Monday, November 8, 2010

10 Things I Have Learned From Being A Mum

1. There is no 'right way' to parent, there is only the 'right way for you'.  Every baby is different.  No matter how brilliant the advice, there will always be at least one baby who it doesn't work for.  Defend your way, but don't go so far as to tell other mothers they're useless and don't really love their babies.

2. Being a mum is like doing a PhD.  No one quite understands what you do all day, you get excited about obscure things, it's never finished, and you have to live off someone else's money.

3. You have to make big choices with no idea whether they're ultimately going to be the best thing for your baby. There is so much conflicting information for parents that even if you were superwoman, you couldn't follow all the professional recommendations you are given. It is excruciating.

4. I have a much better appreciation of my own mum, and my nanna and grandma must have been absolute legends to raise several kids without modern appliances and in an era where dads thought that once work finished it was time to bugger off and do their own thing.

5. The best thing you can say to a new mum is that she's doing a good job - because nothing takes a beating with motherhood like your self-confidence.  Mum's don't get excited about milestones because they are competitive - they get excited because each milestone seems like such a gigantic leap that it seems like your baby's never going to do it, and you half think that you must be doing something wrong and your baby is still going to be lying on her back, gurgling at the ceiling when she's supposed to start primary school.  They get excited because they are so relieved to have some kind of external validation that they are doing ok.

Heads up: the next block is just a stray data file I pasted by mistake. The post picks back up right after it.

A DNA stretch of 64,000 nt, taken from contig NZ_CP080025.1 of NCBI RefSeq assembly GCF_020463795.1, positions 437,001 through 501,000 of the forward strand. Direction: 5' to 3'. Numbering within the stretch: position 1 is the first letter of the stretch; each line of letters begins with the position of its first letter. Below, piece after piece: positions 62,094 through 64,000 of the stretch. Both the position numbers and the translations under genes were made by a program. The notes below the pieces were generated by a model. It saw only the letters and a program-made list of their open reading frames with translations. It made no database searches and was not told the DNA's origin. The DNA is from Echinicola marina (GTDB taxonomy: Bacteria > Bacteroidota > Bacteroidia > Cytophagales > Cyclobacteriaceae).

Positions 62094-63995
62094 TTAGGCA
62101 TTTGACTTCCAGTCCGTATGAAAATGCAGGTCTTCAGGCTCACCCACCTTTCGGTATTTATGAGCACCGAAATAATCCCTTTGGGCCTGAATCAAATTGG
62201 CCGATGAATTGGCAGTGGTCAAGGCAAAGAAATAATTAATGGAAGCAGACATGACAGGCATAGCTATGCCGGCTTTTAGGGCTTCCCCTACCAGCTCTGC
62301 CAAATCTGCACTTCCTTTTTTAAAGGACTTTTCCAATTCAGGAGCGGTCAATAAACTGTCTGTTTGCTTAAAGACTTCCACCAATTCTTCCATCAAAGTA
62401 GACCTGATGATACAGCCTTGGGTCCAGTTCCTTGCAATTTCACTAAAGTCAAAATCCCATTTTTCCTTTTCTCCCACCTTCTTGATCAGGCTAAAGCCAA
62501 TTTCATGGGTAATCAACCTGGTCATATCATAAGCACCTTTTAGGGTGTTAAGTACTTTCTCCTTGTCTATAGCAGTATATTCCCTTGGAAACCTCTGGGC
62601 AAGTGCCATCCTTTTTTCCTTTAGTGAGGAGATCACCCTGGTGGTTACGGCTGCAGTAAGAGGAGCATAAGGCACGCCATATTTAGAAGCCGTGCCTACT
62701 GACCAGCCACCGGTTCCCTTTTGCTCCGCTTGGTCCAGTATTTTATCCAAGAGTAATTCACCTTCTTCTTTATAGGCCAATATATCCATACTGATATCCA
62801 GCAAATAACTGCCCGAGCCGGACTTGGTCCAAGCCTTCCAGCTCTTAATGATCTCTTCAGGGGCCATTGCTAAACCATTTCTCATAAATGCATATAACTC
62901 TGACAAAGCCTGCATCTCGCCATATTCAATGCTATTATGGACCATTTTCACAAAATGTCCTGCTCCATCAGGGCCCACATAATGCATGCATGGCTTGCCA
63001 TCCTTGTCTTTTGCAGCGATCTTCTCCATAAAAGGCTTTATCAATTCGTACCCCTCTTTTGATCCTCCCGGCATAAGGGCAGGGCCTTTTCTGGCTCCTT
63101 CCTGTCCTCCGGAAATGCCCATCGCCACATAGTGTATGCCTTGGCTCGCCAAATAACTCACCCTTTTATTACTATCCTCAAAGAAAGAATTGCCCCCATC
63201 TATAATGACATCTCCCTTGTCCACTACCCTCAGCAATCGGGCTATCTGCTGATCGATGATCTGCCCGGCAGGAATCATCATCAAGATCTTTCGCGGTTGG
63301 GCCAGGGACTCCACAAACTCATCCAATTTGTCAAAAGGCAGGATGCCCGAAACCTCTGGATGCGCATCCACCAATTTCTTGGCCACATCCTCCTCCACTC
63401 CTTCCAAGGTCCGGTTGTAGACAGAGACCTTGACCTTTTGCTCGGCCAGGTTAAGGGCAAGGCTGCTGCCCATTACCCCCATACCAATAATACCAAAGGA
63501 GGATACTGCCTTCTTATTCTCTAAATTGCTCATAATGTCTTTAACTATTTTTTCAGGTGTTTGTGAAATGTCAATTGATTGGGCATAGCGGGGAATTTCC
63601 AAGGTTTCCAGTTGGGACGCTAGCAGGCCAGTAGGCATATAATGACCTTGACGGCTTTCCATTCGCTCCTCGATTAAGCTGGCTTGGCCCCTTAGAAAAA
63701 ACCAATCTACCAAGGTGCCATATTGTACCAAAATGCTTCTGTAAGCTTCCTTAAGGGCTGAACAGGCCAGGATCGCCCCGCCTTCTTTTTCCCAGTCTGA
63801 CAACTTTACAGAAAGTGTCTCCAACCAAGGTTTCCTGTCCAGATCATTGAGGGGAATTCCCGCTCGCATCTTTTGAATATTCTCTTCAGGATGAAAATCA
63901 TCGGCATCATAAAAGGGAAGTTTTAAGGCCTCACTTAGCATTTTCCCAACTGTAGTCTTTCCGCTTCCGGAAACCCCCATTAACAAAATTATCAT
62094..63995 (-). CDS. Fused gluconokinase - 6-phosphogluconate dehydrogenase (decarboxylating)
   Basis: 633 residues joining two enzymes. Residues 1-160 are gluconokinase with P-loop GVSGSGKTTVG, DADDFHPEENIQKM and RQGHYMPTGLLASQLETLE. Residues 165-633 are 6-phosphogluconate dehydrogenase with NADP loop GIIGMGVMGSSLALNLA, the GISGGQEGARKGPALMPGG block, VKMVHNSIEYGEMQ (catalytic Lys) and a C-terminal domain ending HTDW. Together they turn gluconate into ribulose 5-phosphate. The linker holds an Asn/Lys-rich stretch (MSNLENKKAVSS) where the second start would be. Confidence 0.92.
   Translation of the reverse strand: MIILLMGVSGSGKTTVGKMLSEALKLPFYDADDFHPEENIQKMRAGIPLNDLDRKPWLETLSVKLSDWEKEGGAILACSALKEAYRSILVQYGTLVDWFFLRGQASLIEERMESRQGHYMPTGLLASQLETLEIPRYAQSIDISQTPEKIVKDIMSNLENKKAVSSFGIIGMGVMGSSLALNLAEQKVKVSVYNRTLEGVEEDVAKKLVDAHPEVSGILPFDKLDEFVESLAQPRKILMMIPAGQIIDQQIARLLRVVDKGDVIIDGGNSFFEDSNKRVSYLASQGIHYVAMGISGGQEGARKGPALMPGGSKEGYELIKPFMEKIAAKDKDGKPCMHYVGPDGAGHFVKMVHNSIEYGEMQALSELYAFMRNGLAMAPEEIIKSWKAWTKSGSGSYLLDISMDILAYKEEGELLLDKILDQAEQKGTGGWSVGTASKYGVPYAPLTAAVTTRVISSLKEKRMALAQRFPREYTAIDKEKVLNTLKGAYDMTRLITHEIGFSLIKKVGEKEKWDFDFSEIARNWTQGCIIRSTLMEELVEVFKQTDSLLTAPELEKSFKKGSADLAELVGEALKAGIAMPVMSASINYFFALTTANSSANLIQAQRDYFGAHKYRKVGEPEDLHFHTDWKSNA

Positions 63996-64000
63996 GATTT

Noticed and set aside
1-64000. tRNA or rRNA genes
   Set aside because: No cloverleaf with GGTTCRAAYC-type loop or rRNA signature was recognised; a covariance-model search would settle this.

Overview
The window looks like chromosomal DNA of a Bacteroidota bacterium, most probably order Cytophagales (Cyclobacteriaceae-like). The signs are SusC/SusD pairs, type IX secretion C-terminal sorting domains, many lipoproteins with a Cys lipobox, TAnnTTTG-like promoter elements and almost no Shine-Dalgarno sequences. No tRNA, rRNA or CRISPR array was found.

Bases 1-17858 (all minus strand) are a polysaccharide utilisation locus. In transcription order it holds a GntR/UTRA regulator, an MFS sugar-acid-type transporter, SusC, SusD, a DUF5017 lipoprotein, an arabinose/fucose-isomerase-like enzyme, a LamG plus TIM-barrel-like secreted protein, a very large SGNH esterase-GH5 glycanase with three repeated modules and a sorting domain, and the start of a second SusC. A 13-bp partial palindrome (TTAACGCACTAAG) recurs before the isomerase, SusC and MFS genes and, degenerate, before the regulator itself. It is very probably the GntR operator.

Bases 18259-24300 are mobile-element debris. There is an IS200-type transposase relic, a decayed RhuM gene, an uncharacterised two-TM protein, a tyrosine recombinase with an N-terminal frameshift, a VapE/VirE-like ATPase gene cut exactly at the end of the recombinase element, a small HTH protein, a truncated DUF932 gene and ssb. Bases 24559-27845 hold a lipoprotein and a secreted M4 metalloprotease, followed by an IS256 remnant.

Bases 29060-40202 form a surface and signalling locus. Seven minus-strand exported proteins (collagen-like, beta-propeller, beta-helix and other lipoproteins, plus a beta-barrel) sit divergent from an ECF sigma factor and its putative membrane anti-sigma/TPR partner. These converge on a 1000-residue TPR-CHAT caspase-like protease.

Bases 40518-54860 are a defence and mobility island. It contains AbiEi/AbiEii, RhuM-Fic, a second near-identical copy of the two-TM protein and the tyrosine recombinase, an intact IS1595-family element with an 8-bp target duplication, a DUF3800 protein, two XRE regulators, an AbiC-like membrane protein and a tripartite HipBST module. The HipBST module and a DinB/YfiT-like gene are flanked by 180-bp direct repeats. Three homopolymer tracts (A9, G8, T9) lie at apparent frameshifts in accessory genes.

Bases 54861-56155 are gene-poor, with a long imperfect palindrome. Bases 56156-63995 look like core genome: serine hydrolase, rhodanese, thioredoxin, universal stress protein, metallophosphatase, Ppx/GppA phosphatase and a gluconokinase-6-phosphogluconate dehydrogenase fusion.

6.  The best thing you can give a new mum (apart from doing the housework) is your time and patience - to let her know when you catch up that you don't mind if the occasion gets hijacked by the baby, and that you can entertain yourself if and when that happens, and still want to talk when she gets back.  The last thing she wants to do is feel she has to choose between you and the baby.

7.  Never wake the baby.  Sleeping babies are not boring.  They are awesome.

8.  You might have chosen to have a baby but you can't really know what it's like until you do it for yourself.  It doesn't matter how many kids you've been around, you've never been the person ultimately responsible for another person's life.  You've never felt that fear and anxiety that makes you get up every 10 minutes to check the baby's still breathing, even when you're completely exhausted - but you've also never been so in love.

9.  Feminism feels hypothetical.  It doesn't matter what you did or who you were before the baby, somehow you have ended up at home, doing endless loads of unpaid laundry, cooking, cleaning, and childwrangling.  Cause someone has to do it, and you're the person who's there.

10.  There is a fine line between sympathy and pity.  Stay at home mums want you to understand that what they do takes skill and patience, and it's hard work - but they don't want your pity, they want your respect.


  1. This sounds so very familiar.... As I have already vocalised I strongly support number 9. It is a very different feminism now... it has to be; there is no true equality in this role, because a person must take on the responsibility of being the primary care-giver.

    But I also really think that 5 and 2 are incredibly true. People (I didn't expect) said to me I was a good mum and it really boosted how I felt I was doing this very important job.
    Keep up the writing!

  2. So true! I felt exactly the way you did when I had my first child. I was just getting contradictory information from everywhere.

    Interestingly, when my second was having trouble sleeping at one point, one of the girls I blog with (who is childless) went and looked on the internet to try and help me. She came back with the cry of "Oh my god there's a bunch of contradictory guilt-inducing bullsh*t out there! Geez you've done well to navigate through it." It was so nice to hear.

    And yes, I reckon YOU'RE doing a great job too. :)